Referring now to
The conductor 182 also has second and third stages 194 and 196 in which the width of these sections are increased to provide for an impedance transition and to provide a greater amount of absorption at the rear of the termination 180. The step change in impedance at position 194 a coincides with the step change in the thickness of the absorber 148 at position 148 a so that the reflections caused by these two impedance discontinuities compensate for one another. Furthermore, the second stage 194 is approximately one-quarter wavelength in length so that reflections from the two steps at either end of the second stage 194 will be approximately 180 degrees out of phase and cancel out.
It should be noted that different dimensions and materials may be selected for the terminations 140 and 180 to achieve a desired performance or operation in a given frequency range For instance, the thickness, length and width of any of the dielectric 146 and the absorber 146 may be varied either alone or in combination. Various materials having different absorption and thermal properties may be selected for any of the dielectric 146 and the absorber 148. In addition, various dimensions could be used for the conductors 142 and 148.
Referring now to
The conductor 202 has apertures 220 for receiving fasteners 222 that engage apertures 224 located on an inner ridge 226 within the housing 204 to secure the conductor 202 to the housing 204 of the termination 200 which is grounded. The conductor 202 further has a tip 228 to which a pin 229 is soldered. The tip 228 of the conductor 202 projects through an opening 230 in the front 204 b of the housing 204 to provide a slip joint connection between the conductor 202 and the connector 104, as previously described, so that the conductor 202 is in electrical communication with the inner conductor of a coaxial transmission line to which the termination 200 is connected.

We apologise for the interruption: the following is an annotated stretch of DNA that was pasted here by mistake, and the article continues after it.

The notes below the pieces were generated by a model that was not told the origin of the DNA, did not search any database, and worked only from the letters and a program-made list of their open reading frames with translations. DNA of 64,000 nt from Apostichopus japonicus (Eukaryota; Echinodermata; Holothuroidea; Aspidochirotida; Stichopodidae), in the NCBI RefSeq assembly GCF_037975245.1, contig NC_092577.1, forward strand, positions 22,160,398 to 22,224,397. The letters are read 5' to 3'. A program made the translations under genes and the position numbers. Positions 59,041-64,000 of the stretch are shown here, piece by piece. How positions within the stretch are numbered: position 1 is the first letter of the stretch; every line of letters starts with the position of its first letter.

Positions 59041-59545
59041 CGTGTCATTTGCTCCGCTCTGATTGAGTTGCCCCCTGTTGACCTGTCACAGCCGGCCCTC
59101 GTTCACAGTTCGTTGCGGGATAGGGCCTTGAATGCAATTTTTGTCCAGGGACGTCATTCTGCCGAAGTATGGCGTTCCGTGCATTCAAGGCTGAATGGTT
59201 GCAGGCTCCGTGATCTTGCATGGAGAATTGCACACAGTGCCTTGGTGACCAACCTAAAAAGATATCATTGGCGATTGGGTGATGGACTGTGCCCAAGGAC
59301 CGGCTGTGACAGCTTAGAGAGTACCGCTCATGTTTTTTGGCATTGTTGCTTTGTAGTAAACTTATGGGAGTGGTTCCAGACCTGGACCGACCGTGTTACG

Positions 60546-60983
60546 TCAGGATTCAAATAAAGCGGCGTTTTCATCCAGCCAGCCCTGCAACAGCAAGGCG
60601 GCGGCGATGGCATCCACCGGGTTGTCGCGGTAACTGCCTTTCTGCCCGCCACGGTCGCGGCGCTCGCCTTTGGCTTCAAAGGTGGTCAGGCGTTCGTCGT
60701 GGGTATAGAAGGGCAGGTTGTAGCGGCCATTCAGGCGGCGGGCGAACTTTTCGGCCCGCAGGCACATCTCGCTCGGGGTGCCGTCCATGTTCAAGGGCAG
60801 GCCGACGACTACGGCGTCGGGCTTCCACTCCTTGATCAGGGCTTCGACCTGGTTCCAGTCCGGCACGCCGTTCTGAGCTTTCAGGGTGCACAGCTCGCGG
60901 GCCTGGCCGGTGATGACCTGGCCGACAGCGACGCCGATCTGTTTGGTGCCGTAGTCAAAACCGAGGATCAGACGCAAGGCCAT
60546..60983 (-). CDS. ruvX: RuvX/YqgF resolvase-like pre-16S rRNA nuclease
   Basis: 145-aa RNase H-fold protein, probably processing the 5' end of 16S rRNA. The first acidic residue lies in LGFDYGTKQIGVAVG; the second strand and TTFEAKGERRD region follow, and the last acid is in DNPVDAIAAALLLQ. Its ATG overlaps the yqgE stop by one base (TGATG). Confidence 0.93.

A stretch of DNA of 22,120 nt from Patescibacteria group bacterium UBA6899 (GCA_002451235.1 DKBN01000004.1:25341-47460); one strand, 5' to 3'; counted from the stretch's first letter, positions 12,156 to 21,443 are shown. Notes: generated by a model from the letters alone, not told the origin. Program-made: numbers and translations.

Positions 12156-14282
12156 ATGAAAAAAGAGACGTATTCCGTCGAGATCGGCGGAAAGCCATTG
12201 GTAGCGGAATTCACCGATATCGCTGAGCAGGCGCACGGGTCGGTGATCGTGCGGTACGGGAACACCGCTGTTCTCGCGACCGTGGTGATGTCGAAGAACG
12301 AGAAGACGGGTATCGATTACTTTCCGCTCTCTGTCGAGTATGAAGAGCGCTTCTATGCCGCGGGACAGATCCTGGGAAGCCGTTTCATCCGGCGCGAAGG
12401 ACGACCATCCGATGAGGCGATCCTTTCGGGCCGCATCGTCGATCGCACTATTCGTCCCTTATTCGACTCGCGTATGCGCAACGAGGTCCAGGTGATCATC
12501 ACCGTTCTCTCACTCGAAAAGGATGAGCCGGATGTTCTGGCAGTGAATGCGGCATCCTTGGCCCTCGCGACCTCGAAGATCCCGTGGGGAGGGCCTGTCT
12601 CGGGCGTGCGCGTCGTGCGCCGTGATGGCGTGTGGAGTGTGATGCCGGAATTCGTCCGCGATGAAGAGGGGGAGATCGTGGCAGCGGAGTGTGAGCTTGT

The conductor 202 is a bifurcated microstrip with a first stage 230 having a power divider 232 for sending incoming electromagnetic energy to a first branch 234 having a rounded bend 236 and a second branch 238 having a rounded bend 240. The conductor 202 further has a stub 241 at the rear portion of the power divider 232 to compensate for the overall impedance discontinuity due to the remaining stages of the conductor 202. The conductor 202 has a second stage 242 which provides a step discontinuity 242 a in impedance. The second stage 242 also has a region 242 b with a width that increases on one side thereof at a first rate to provide a more gradual change in impedance and to provide more contact with the composite absorber 144. The conductor 202 also has a third stage 244 which also has a step discontinuity 244 a in impedance as well as a region 244 b. The region 244 b has a width that increases at a second rate on one side thereof to provide for a greater change in impedance as well as greater contact with the composite absorber 144 to provide for more absorption near the rear of the termination 200. Alternatively, since there is a step increase in the width of the conductor 202 between the second and third stages 242 and 244, the rate at which the width of the third stage 244 of the conductor 202 is increased can be the same as or smaller than the rate at which the width of the second stage 242 is increased. The conductor 202 further has a fourth stage 246 where the first and second branches 234 and 238 join and the conductor 202 is short circuited (i.e. connected to the housing 204 which is grounded). The conductor 202 is similar to the conductor 142 of the termination 140 except that the various stages of the conductor 202 have been made wider to provide more surface contact with the composite absorber 144.